Creative visualization

The power of creative visualization in 3 steps


Creative visualization is an ancestral technique of Yoga Nidra in particular, to program the subconscious mind and bring about the desired results in our lives. Studies show how effective creative visualization is.


It is a relatively recent discovery:

The brain doesn’t really make a difference between a situation resulting from good positive visualization and a situation actually experienced.

If I put myself in a situation of public speaking, really and virtually, by MRI, we can observe that it is the same cerebral areas that “light up.” Thus, a study on pianists has shown that following visualization rehearsals (without physical practice, only seeing and feeling mentally playing the piano) we can observe an enlargement of the cerebral area dedicated to finger motricity!

Creative visualization, therefore, physically impacts (and modifies) the brain because of its neuronal plasticity (this is another recent discovery that interests us particularly for visualization.).

In a study conducted by Dr. Blaslotto at the University of Chicago, a basketball team was divided into 3 groups to test their free-throwing skills:

The first group practiced free throws for one hour daily.

The first group practiced free throws for one hour daily. The second group just visualized themselves taking free throws.

The third group had nothing to do.

After 30 days, the groups were tested again for free throws.

The third group obviously did not improve.

The first group improved by 24%.

The second group improved by 23% just by visualization alone.

The visualization, therefore, had an effect on performance almost as important as the physical training! Thanks to the repetition of this visualization (here for 30 consecutive days), new neuronal connections were thus put in, as if the people had been training, allowing them to really progress, without having touched a ball.


Faced with the uncertainty of a situation (match, negotiation, conflict, etc.) our brain will analyze the environment, the context and search its database for past experiences that are closest to it. A bit like a jukebox, it will select the disc of answers it is used to use in this context, in order to simplify the amount of information it has to manage. This disk, which contains emotions and behaviors, will play some music almost automatically.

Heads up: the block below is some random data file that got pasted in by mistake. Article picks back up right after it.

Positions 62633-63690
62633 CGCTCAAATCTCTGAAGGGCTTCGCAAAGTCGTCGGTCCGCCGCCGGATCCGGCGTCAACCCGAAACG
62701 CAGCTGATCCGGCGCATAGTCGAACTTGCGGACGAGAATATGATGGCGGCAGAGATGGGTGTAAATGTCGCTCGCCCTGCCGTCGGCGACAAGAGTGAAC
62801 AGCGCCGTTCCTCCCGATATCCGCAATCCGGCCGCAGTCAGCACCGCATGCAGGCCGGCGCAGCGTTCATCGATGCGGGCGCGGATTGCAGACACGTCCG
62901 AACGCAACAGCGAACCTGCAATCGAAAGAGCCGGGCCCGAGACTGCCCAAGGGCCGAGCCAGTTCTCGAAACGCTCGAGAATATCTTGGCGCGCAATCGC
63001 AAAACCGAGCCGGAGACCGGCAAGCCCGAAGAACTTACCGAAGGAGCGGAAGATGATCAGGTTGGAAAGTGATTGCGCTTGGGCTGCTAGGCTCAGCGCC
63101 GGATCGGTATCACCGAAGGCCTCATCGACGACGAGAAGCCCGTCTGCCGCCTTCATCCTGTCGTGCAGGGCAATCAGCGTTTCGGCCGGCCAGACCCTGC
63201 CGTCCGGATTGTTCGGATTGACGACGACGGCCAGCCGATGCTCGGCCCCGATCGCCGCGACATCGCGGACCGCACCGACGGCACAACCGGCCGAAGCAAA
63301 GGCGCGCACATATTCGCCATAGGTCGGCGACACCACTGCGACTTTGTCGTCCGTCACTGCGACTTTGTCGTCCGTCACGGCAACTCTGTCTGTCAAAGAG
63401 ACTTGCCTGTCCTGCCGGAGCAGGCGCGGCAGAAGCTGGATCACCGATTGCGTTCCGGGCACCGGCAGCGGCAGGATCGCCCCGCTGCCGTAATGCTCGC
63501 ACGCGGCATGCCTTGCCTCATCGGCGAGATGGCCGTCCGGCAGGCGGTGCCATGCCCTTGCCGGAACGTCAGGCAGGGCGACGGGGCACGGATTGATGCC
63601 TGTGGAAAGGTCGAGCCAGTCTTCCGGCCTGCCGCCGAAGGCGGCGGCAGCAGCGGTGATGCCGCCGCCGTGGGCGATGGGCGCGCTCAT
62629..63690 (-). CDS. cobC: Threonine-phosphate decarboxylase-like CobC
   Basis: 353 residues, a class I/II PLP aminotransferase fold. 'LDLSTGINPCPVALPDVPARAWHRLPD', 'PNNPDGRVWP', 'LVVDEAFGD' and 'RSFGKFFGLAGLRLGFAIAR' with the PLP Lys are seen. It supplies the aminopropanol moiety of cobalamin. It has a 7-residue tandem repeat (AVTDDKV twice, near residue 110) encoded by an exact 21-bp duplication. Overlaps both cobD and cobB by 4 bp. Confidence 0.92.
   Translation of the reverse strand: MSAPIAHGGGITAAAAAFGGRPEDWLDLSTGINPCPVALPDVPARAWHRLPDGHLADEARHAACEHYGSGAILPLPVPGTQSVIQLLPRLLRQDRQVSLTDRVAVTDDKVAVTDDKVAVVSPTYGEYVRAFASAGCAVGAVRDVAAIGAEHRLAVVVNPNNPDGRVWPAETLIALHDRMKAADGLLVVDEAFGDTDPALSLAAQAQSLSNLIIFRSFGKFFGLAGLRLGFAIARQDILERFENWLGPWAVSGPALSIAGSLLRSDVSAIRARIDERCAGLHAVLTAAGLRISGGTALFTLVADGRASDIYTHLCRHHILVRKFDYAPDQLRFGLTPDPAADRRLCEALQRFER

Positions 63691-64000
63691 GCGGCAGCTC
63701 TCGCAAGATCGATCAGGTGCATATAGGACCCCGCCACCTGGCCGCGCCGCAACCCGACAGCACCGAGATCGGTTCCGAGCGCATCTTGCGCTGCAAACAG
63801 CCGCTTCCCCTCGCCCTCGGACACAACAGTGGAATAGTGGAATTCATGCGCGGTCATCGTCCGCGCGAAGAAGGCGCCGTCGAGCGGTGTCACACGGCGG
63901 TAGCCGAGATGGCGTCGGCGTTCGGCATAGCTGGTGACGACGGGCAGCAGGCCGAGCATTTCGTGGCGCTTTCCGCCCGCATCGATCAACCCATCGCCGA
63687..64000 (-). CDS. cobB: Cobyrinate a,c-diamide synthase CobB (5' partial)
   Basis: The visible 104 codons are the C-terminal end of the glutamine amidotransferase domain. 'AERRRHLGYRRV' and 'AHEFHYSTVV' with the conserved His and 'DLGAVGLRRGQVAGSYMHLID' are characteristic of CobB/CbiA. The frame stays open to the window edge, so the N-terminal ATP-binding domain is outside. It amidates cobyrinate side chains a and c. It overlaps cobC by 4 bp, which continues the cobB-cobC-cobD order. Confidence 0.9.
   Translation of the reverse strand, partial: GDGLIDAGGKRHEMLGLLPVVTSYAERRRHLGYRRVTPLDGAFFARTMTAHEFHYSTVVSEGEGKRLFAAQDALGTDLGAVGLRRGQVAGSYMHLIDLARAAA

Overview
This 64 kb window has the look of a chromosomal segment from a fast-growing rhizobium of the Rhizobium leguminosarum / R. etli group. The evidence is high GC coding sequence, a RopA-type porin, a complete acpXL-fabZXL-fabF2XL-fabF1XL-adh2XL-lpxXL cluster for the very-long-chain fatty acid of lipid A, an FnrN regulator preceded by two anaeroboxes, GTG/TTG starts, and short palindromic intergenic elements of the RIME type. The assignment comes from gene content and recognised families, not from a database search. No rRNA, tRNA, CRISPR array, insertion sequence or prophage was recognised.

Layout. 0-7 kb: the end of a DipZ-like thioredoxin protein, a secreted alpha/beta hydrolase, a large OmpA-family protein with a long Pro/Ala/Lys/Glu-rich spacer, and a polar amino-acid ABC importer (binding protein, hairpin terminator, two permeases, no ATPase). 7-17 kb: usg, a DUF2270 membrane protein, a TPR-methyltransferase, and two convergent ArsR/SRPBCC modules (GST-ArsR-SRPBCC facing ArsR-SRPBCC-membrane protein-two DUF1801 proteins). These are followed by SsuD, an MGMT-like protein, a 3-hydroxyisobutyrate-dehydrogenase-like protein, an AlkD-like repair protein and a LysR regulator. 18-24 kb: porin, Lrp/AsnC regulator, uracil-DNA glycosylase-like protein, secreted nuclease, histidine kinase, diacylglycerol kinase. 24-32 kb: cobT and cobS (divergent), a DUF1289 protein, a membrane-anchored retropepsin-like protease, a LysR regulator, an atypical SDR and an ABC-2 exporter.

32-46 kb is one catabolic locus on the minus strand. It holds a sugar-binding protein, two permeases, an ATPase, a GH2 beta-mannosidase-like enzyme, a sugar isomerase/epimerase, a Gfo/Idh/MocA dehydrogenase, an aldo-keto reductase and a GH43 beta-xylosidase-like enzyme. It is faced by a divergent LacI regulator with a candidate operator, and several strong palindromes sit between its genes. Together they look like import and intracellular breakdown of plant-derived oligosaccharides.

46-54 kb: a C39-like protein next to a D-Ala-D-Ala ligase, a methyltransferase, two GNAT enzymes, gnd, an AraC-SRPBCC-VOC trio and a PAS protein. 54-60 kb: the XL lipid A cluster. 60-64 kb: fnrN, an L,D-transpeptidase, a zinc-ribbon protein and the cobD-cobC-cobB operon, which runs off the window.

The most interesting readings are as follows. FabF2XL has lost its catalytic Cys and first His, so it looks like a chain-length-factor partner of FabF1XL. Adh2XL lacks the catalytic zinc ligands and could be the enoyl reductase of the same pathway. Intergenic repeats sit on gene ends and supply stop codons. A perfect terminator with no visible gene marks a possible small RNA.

Creative visualization is all the more important in situations that are more emotionally marked (one context makes me angry, another stresses me, another disturbs me. Because emotions disturb the reflexive action and our capacity to process information (MRI visible decrease in the action of the prefrontal cortex) in favor of a reflex and automatic action (overactivity of the amygdala).

Because of cerebral plasticity, creative visualization will allow us to condition a particular emotion (in addition to behavior) to respond to a specific context. A good creative visualization will therefore include, in a specific context, the desired behavior and a positive state of mind. In Robert Dilts‘ book “From Coach to Awakener” a study on leadership is reported where top managers were asked how they deal with difficult situations full of uncertainty, conflict and complexity.

Roughly speaking, their answers looked like this: “Before, I look at the situation from all angles, but I don’t really think about what I’m going to do or say: there are too many things that are uncertain and that I won’t think about anyway. I only have one thing on my mind: what state do I want to be in?

If I am in a state of mind that is good, even if I don’t know the answer, inspiration will come. In order to optimize the effects of creative visualization, it is, therefore, advisable to associate these internal states with the content of your visualization.



Choose a situation that you want to succeed in and imagine the ideal situation.

Dare to visualize a dazzling success, an extraordinary situation.

Good creative visualization includes:

A precise context and environment (visual, auditory, olfactory)

behaviors (and the reactions they produce on the environment)

kinesthetic sensations of thoughts (This can be right: “I am fully present”)

emotions (Calm, concentrated…) the achievement of the goal to be achieved.

We must therefore look for these elements, to see you achieve your goal in the target situation, projected mentally in as concrete and sensitive away as possible.

Identify the 4 key elements of the performance mindset

Search for a memory in which these 4 states were present: – Calm: to be lucid – Confidence: to dare – Determination: to be focused (concentrated) and to advance in spite of the obstacles – Energy: to do. And associate these feelings of calm, confidence, determination and energy with your target situation, to amplify the effects of your creative visualization.